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Saturday, June 30, 2012

Water Boatman

Friday, June 29, 2012

My personal Baby Black Ranchu!

For the Japanese import I am importing top shelf bbr for myself. When I told my guy these fish were for me he said the breeder would need a few more days to select special fish for me. It is an honor to have a top tier Ranchu master selecting fish for me. I had a budget for these fish but it went out the widow... But doing all this work, risk and expense would have been less rewarding had I not acquired something special for myself. And no I'm not sharing the name of the breeder yet.

Friday, June 22, 2012

Use of Potassium Permanganate to Control External Infections ofOrnamental Fish EDIS FA37

Please use at your own risk.  Know what you're doing before you use KMNO4!  Read this entire document.

Dose Calculator:

Stock solution:
1 gallon + 285 grams PP = 2 ppm at 1 ml/10 gallon

1 drop/gallon = 1 ppm
2 drop/gallon = 2 ppm
20 drops = 1 ml
1 ml/10 gallons = 2 ppm (4 hour minimum bath)
5 ml/10 gallons = 10 ppm (30 minute closely watched bath)
10 drops/Gallon = 10 ppm (30 minute closely watched bath)
0.5 ml/gallon = 10 ppm (30 minute closely watched bath)
Neutralize with same volume treated with Hydrogen peroxide 3% USP

Potassium permanganate can also be used as a short-term bath at concentrations of 10 ppm (mg/L) for 30 minutes.


Stock solution Potassium Permanganate KMNO4:
1 gallon + 285 grams PP = 2 ppm at 1 ml/10 gallon
1 drop/gallon = 1 ppm
1 ml/10 gallons = 2 ppm (4 hour minimum bath)
10 drops/Gallon = 10 ppm (30 minute closely watched bath)
0.5 ml/gallon = 10 ppm (30 minute closely watched bath)

Use of Potassium Permanganate to Control External Infections of Ornamental Fish 1
Ruth Francis-Floyd and RuthEllen Klinger2
1. This document is FA37, one of a series of the Fisheries and Aquatic Sciences Department, Florida Cooperative Extension Service, Institute of Food and
Agricultural Sciences, University of Florida. Original publication date June, 1997. Reviewed July, 2002. Visit the EDIS Web Site at
. Florida Cooperative Extension Service / Institute of Food and Agricultural
Sciences / University of Florida / Larry R. Arrington, Interim Dean

Many disease problems of ornamental fish begin
as external infections. If uncontrolled, the infections
may become systemic, resulting in death of the fish.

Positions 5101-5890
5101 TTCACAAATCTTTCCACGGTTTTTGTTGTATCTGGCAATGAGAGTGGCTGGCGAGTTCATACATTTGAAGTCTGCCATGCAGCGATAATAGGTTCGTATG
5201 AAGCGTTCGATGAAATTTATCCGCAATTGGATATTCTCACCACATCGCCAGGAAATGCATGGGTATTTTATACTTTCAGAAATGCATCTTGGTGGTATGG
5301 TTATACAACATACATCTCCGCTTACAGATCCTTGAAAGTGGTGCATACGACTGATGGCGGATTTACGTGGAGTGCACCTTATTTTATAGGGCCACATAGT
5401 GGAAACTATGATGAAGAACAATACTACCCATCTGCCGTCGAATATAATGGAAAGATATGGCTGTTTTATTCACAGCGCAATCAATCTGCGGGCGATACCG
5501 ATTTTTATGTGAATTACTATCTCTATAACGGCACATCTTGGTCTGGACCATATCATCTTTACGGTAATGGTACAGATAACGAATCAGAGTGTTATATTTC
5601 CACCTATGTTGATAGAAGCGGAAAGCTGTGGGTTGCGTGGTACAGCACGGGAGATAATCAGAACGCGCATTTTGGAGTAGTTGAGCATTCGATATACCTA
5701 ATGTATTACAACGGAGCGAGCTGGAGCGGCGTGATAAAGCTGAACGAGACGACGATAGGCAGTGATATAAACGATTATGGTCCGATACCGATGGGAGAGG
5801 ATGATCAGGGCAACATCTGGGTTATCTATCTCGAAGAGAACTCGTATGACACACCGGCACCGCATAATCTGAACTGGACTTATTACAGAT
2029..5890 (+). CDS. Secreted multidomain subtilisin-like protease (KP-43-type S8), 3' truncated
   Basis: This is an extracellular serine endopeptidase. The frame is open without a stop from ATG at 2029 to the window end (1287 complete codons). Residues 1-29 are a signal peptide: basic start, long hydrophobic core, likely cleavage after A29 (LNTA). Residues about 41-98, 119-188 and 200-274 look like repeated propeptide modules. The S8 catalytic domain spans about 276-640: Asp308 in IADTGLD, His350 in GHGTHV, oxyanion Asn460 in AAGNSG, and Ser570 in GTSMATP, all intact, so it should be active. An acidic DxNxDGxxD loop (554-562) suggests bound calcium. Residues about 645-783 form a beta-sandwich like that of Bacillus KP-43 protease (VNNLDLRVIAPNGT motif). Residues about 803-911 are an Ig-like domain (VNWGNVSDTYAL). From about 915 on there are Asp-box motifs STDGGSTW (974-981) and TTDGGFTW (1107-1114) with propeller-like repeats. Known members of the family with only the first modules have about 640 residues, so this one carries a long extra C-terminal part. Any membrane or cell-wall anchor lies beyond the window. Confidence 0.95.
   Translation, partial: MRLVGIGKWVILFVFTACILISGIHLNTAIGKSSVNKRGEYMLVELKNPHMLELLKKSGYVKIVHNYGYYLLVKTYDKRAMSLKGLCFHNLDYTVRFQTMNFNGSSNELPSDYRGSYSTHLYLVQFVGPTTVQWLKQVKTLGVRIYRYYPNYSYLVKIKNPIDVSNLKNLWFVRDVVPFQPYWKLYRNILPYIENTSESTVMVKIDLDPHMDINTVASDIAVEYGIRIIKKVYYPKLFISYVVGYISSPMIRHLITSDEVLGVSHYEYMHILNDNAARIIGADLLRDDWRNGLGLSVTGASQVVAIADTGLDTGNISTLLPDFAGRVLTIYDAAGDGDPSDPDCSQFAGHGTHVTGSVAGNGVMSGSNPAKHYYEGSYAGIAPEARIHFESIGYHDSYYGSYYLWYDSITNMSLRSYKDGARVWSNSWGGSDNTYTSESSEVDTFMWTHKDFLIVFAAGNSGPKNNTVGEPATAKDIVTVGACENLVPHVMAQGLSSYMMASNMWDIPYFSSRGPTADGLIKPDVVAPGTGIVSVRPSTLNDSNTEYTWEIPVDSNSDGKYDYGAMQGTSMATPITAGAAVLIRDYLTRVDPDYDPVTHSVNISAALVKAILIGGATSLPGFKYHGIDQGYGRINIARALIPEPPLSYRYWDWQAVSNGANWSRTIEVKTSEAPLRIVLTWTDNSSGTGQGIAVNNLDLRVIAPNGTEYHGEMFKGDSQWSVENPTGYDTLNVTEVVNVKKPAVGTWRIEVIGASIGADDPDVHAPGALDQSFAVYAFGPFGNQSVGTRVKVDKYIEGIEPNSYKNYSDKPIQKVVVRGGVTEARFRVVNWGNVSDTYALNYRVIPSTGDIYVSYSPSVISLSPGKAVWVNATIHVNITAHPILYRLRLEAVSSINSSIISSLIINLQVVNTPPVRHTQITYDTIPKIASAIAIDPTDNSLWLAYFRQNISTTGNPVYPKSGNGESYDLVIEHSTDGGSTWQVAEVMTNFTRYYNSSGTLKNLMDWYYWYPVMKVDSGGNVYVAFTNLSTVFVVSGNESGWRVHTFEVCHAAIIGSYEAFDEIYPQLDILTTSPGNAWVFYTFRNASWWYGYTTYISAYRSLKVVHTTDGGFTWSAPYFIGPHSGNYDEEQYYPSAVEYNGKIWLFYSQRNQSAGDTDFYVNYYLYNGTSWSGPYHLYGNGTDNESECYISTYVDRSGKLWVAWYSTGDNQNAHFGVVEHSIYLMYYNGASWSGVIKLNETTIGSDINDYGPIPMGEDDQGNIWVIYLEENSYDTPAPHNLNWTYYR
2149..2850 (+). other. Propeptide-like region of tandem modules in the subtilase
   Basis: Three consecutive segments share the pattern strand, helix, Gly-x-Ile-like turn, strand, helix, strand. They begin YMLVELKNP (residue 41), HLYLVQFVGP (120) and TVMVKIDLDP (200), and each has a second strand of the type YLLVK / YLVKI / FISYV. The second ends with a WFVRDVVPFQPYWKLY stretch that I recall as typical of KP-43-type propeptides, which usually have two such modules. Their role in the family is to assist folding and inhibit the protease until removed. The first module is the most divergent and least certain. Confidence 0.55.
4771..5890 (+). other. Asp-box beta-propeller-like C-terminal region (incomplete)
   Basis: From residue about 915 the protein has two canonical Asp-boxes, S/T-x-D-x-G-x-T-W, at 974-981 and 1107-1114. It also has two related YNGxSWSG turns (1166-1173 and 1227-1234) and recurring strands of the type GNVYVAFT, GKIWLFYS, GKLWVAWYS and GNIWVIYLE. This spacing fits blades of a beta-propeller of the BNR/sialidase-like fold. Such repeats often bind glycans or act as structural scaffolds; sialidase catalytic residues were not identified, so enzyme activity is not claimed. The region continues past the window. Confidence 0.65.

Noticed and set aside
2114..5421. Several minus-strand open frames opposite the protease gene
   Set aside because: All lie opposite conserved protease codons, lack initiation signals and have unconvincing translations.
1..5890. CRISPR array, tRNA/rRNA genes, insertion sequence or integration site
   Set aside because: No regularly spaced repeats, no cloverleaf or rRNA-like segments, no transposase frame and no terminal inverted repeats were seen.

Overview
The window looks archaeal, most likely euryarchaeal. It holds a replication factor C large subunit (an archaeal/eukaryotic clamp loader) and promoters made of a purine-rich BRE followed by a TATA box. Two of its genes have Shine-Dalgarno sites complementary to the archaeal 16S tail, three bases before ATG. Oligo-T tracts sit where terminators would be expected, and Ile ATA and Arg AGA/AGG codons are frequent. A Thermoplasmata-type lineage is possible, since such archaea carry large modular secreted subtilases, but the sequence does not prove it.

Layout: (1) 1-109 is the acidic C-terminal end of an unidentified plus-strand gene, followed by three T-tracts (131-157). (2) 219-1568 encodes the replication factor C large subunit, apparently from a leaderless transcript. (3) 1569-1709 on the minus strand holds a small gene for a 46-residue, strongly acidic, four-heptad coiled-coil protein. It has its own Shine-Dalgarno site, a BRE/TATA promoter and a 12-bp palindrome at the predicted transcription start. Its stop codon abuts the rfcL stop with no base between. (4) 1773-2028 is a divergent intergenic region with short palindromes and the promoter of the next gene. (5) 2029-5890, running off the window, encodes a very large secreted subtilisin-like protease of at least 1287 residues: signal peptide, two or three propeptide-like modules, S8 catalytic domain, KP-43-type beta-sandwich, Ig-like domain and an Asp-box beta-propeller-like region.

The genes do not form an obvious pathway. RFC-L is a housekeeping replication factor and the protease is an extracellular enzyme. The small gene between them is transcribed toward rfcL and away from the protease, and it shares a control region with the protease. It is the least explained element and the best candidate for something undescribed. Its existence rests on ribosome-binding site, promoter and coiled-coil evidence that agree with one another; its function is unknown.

Correct use of potassium permanganate can
effectively control many bacterial, parasitic and
fungal agents before systemic infections become
established, often eliminating the need for antibiotic
therapy. The fish owner saves money because use of
expensive antibiotics is decreased, thereby decreasing
the incidence of resistant bacterial strains. In the
ornamental trade, correct use of potassium
permanganate at the onset of an infection can also
speed the movement of fish as they do not need to be
held for lengthy (often 10–14 day) antibiotic

What is Potassium Permanganate?
Potassium permanganate (KMnO4) is an
oxidizing agent that has been used for many years in
aquaculture. It is also used in water conditioning
systems and in the plumbing industry. As an
oxidizer, it is able to chemically "burn up" organic
material. This includes undesirable organic matter
such as bacteria, parasites, and fungus, as well as
desirable material such as gill tissue and mucus.
Because the chemical cannot distinguish between
desirable and undesirable organic matter, it is up to
the individual to use the chemical in a manner that
results in maximum benefit and minimum harm to
treated fish.

Color Change Associated with Potassium Permanganate Use
When potassium permanganate is active (in its
unoxidized form), treated water turns a
pinkish-purple color. As the chemical is
"deactivated" (by oxidizing organic material), the
water color changes to yellow or muddy brown. This
color change is an important tool when monitoring
chemical treatment (discussed below); however, this
may make potassium permanganate undesirable for
use in display tanks, exhibits, or ornamental ponds.
As with many chemicals used in water, potassium
permanganate is harmful to plants and invertebrates.

Use of Potassium Permanganate
For most fish, potassium permanganate can be